Robert King Carter's Correspondence and Diary

   A Collection Transcribed
        and Digitized
   by Edmund Berkeley, Jr.

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Electronic Text Center , University of Virginia Library


Letter from Robert Carter to William Dawkins, September 19,1720

     Robert Carter writes to London merchant William Dawkins,September 19, 1720, expressing hope that the Carter has arrivedsafely, and suggesting that Dawkins send her back to the colony assoon as possible because there is a very good crop this year, "thequality of It surpasses wt. has bin this many Years." He complainsthat he has not had a letter from Dawkins since April and hopes thatthe shoes he has ordered will arrive "before the frost Setts in hardupon us." Dawkins' report of his sales of 66 hogsheads of Carter'stobacco has arrived, and Carter notes that it probably was the lastbatch Dawkins will be able to sell at such prices. He resolves tosend Dawkins "none but nice goods," and requests that Dawkins givehis blessings to his sons Robert and Charles, then studying inEngland. He concludes by reporting that Dick Lee has been very illbut is recovering.

Letter from Robert Carter to WilliamDawkins, September 19,1720

-1 -

Rappahannock, [LancasterCounty, Virginia]
Sepr. 19th. 1720
Mr. Wm. Dawkins

     By this time I hope the Carter is safe at
her Moreings & tht. You will beable to make her a Forwd.
Ship lett her come as soon as She willour Crops are so
Early She will hardly lye Idle for wantof business, whether
twill be good news in the Consequenceis to be doubted
but Truth must out & Yor. Information fromall parts will
be That we have a plentifull [sic] Crop this Year. The best allay [sic]
We have to It the quality of It surpasses wt. has bin this
many Years If neat handling will keep up our reputation
Iresolve to be very nice,

      The latest Lettr. I have from You is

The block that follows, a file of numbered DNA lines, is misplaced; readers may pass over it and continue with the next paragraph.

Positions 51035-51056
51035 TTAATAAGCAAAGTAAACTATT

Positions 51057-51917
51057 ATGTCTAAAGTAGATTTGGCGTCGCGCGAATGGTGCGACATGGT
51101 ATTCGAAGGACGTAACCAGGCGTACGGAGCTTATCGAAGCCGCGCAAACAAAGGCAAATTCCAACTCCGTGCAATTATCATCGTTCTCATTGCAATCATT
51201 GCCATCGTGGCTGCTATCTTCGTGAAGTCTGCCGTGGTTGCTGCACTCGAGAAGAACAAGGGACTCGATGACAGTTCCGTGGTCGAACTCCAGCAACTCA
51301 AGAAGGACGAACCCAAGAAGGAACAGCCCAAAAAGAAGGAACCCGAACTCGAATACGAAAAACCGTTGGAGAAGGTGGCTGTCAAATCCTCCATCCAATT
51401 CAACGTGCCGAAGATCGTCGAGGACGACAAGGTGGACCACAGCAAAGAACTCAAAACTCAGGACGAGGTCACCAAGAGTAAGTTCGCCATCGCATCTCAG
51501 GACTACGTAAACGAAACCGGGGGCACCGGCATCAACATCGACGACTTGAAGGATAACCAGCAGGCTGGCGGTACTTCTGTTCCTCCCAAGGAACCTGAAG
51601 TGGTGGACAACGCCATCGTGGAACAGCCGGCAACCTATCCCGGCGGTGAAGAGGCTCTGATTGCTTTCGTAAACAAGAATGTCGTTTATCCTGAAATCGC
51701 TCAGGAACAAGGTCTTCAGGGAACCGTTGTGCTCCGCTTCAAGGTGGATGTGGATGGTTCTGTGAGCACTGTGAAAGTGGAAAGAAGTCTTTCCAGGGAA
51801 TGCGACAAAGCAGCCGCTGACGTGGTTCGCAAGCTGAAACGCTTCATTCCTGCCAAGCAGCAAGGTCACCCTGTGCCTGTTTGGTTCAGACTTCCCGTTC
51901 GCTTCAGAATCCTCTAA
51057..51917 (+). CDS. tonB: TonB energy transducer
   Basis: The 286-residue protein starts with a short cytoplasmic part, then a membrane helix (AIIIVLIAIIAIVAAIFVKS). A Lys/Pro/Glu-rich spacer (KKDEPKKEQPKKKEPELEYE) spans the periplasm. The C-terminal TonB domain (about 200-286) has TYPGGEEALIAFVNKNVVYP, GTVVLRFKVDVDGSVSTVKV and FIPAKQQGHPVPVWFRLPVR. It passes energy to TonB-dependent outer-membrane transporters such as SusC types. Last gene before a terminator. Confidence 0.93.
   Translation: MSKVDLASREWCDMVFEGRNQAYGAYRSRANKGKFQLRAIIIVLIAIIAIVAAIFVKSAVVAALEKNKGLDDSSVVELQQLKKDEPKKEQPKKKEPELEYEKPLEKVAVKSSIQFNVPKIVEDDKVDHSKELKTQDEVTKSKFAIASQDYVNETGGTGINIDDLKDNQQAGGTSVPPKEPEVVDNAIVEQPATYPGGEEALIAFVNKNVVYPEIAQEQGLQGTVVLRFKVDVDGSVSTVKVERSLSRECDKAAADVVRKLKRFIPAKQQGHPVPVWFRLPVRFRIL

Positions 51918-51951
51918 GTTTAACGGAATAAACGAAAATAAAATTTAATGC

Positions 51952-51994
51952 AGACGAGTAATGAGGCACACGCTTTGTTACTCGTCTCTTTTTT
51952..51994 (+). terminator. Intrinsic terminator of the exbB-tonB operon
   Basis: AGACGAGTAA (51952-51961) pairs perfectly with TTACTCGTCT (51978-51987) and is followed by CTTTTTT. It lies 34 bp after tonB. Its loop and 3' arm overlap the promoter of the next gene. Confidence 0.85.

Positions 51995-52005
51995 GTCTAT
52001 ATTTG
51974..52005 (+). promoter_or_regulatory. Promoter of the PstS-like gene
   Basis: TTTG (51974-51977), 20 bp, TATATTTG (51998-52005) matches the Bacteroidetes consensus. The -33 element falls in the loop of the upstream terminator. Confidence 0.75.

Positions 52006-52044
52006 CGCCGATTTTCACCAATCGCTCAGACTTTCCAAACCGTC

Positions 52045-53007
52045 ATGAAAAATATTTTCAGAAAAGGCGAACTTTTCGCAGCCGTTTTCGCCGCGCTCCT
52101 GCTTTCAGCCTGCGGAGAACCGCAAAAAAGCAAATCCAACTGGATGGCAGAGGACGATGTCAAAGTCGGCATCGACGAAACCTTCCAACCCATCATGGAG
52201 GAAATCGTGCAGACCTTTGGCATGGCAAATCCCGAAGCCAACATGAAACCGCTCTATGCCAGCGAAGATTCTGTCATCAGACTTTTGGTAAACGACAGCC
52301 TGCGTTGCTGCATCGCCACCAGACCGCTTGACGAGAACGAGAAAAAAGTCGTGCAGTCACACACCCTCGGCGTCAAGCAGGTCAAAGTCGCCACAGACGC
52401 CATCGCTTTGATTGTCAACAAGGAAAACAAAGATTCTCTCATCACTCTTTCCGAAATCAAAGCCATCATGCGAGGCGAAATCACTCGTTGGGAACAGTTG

of the 5th ofApl. am glad to hear of the [. . . ?] of mysales
The Accot. of them [. . . ?]

     I have heard nothing from You since the 5th. of
April hopeYou will take Some opportunity to lett mehave shoos [sic]
before the frost Setts in hard uponus,

     Yor. Account of the sales of my 6[6] hogsheads [of Tobacco has ]
come tohand, the last Crop I flatter my Self You will [be ]
Able to do as well with, The next YearI fully resolve You shall
have none but nice goods from me, Isend my blessing to
my dear boys prayGod grant this finds them in health, they
must be extraordinarygood husbands Else I shall be forct [sic]
either to remove them to a CheaperSchool or to send for them
to their own Country a Year or twoSooner than I am willing

     Dick Lee hath had aSevere spell of Sicknesswch.
hath pulld him down very much but is now upon therecruit
I remain --

Yor. very humble Servt.


Source copy consulted: Robert CarterLetter Book, 1720 July-1721 July, BR 227, Huntington Library, ArtCollections, and Botanical Gardens, San Marino, California. Printed:Wright. Letters of Robert Carter. . .. pp. 47-48.

Robert Carter generally used a return address of"Rappahannock" for the river on which he lived rather than"Corotoman," the name of his home, on his correspondence, especiallyto merchants abroad. The county and colony have been added forclarity.

[1] The quantity of tobacco shipped to Dawkins on theCarter is given in his letter to Dawkins of1720 July 22.

[2] Carter's younger sons, Robert (1704-1732) andCharles (1706-1764), were in England for their further education.

This text revised January 28,2009.